What’s in a Story?

Why do we write literature? Why do we read it? I think the simple, understated answer is to feel connected. I think what gives literature (the fictions we write, the stories we tell and read) its sense of permanence in a world that knows no other force but constant change is the inherent need we have to feel and be connected with one another.


Reading fiction helps us escape our daily lives and the reality we often feel we have no power to change. Reading wards off the loneliness we feel, whether periodically or daily, in our lives. Reading and writing fiction opens the door not just to the imagination but also to connecting with other humans, living and dead, as well as fictional characters.

I read because I am always searching for wisdom, for revelations of truths I feel but cannot find the words for. Finding those words in the stories of others connects me to them, to those writers and their characters, letting me know there are others out there who think and feel just as I do. I also read to escape, to go into that other world that the author has envisioned in their imagination, and to come in contact not just with the characters they’ve created who seem so real and natural and, thus, so human, but to connect with those characters, to see if and how I can and do relate to them and their experiences. And by reading I ultimately become a stronger writer, filled with new ideas, new ways of perceiving the world which I can then utilize in my own writing, in the way I tell my own stories.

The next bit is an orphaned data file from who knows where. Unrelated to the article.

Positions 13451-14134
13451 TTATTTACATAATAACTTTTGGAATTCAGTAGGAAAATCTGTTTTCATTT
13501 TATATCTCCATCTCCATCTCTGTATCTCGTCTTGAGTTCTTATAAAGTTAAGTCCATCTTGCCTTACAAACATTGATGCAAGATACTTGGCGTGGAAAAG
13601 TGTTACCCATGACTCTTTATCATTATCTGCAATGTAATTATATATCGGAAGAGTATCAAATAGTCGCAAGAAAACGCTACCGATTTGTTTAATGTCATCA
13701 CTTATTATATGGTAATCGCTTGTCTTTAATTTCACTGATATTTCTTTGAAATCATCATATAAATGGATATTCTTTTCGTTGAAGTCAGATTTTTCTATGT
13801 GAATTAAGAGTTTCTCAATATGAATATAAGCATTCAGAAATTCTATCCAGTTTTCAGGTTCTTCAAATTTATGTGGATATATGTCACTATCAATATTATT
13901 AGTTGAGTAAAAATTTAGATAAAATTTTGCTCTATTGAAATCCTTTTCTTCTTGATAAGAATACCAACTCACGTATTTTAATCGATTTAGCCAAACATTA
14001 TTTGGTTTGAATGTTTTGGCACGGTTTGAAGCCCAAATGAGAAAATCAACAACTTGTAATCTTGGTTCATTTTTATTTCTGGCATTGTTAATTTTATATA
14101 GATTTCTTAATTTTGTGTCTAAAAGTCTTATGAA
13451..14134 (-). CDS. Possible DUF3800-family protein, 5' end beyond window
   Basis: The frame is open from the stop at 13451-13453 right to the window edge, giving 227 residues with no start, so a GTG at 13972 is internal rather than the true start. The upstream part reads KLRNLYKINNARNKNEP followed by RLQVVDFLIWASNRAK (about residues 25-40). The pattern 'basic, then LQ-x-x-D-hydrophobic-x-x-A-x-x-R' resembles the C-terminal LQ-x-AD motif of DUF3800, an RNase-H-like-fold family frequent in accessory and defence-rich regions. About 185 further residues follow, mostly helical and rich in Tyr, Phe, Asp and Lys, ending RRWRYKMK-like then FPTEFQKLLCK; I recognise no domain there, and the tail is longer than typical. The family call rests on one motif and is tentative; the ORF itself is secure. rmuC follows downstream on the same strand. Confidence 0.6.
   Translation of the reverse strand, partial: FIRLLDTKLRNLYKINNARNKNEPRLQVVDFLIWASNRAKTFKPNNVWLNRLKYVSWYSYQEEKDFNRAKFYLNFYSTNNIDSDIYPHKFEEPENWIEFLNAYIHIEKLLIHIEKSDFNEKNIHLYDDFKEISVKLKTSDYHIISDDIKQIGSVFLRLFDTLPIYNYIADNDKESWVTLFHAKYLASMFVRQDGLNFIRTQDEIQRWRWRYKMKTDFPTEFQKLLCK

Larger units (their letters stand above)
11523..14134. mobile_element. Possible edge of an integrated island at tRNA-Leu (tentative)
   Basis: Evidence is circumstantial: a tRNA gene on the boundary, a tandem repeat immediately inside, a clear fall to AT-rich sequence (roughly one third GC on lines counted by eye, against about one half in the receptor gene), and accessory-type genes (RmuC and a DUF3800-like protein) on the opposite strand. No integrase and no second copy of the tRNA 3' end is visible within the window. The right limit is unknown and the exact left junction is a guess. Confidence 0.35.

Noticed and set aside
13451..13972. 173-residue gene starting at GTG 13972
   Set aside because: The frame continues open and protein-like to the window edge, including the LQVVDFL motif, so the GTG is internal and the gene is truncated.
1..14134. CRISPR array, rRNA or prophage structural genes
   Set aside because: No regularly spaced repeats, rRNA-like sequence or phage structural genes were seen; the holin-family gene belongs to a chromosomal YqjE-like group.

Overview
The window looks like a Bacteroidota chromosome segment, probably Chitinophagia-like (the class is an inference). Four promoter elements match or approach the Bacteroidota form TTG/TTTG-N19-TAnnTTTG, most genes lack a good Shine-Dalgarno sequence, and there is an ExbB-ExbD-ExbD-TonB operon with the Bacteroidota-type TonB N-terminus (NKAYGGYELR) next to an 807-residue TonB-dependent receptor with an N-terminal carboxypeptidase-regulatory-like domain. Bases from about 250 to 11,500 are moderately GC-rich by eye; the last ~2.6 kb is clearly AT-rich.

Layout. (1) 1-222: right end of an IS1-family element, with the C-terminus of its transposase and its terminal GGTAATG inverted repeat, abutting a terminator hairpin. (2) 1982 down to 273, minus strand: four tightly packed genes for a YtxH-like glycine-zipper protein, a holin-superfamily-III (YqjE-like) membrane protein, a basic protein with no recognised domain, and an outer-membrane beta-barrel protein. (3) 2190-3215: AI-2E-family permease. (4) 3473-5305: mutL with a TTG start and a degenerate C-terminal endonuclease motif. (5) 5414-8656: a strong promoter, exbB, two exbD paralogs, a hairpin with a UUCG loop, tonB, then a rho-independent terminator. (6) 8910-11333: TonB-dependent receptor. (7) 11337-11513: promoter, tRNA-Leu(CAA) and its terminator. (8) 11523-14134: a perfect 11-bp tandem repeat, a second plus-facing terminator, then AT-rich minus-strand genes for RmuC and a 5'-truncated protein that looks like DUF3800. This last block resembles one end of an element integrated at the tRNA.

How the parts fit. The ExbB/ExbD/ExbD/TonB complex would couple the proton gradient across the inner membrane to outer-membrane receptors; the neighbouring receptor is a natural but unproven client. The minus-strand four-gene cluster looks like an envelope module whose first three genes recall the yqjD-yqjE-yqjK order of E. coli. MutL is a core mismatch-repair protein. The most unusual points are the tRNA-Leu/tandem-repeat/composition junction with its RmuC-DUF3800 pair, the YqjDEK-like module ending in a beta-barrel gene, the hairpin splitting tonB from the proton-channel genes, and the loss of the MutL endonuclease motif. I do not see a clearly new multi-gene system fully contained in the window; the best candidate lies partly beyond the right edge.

Reading also enables us to connect with the writer behind the narrative, person to person, allowing us to discover what’s on their minds, what they’re interested in, and even recognizing that they are very human, just like the rest of us; they too dream, have needs and desires, and, in many ways, their stories often convey those dreams, needs, and desires in the various characters they create and the narratives they weave around them.


So, what’s in a story? I think the answer is connection: watching another human being unfold not just another story, but their story (whether fictionalized or not), how they perceive the world and connect with it and with others. The stories we tell express our humanity, our needs and desires, the greatest and deepest of which is connecting, finding a oneness, with others, and that intimate connection emerges and strengthens through recognizing our shared humanity in those needs and desires. So, tell me, what’s your story?

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